The UK Government has formally rejected calls to scrap an invitation to Donald Trump to enjoy a state visit to Britain later this year, it emerged on Tuesday (14 February).
The Foreign Office statement comes after more than 1.8 million people signed a petition in bid to block the US president meeting with The Queen.
"The Government recognises the strong views expressed by the many signatories of this petition, but does not support this petition," a government spokesperson said.
"During her visit to the United States on 27 January 2017, the prime minister, on behalf of Her Majesty the Queen, invited President Trump for a state visit to the UK later this year.
"The invitation was accepted. This invitation reflects the importance of the relationship between the United States of America and the United Kingdom."
The Government said final dates have not yet been agreed, but the visit is expected around June.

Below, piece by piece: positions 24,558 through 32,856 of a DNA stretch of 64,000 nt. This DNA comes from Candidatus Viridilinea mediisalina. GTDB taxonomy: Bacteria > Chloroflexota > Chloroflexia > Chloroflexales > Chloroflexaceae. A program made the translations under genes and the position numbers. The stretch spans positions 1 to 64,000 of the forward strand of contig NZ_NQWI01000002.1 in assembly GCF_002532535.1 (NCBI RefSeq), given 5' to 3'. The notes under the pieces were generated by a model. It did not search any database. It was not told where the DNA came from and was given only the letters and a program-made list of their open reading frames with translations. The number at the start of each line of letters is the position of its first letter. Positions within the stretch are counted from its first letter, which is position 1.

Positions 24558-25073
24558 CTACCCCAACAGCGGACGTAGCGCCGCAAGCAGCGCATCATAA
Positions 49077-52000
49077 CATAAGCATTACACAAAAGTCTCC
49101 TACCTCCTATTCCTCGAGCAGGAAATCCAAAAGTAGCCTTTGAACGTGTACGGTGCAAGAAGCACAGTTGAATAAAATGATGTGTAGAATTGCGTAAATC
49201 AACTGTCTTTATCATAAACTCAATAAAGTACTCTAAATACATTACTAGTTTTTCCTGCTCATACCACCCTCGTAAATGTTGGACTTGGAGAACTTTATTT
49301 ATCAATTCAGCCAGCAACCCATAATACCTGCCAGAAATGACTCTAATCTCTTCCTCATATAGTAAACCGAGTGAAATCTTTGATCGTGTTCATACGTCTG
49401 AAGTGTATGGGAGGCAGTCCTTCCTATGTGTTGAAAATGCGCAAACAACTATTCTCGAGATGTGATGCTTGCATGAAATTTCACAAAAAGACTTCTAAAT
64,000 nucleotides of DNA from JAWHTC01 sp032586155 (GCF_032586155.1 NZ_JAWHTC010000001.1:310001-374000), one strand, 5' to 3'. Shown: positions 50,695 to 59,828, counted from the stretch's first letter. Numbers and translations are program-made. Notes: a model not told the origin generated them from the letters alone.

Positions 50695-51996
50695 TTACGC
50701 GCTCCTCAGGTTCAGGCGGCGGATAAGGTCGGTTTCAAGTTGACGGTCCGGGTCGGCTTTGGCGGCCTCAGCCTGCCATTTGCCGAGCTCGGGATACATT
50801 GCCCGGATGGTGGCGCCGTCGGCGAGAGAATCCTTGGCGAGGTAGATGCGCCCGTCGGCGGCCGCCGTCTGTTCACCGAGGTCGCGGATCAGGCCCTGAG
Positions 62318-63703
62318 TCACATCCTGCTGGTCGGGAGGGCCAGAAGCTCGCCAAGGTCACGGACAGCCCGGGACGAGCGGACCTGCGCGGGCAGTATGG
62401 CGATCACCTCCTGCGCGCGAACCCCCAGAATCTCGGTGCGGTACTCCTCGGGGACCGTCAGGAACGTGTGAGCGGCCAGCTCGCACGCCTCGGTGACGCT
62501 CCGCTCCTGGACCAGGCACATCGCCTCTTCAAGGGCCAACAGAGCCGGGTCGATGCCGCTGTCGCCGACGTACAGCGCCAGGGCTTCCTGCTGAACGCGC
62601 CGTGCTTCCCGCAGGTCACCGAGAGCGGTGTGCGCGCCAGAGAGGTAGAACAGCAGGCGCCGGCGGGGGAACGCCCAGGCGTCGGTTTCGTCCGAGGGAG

The Republican is expected to be met by mass protests after he temporarily banned people travelling to America from seven Muslim-majority countries.
The executive order even prompted House of Commons Speaker John Bercow to block Trump addressing MPs in parliament's Westminster Hall.
The Stop Trump coalition, of politicians and trade unions, has accused Theresa May of treating the public with contempt.
"Nearly two million Britons called on their government not to roll out the red carpet for a man who has instigated a travel ban on Muslims and whose bigoted racist and sexist statements are well known," a spokesperson for the group said.
"Theresa May has shown her contempt for people asking for her to take a stand against racism – and sided with a bigoted megalomaniac instead.
"Theresa May wants to sell the values of tolerance and respect down the river for trade deals and influence with a far-right administration.
"The Government is ignoring the voices of millions of British people, and those who oppose Donald Trump have no option but to mobilise in their millions."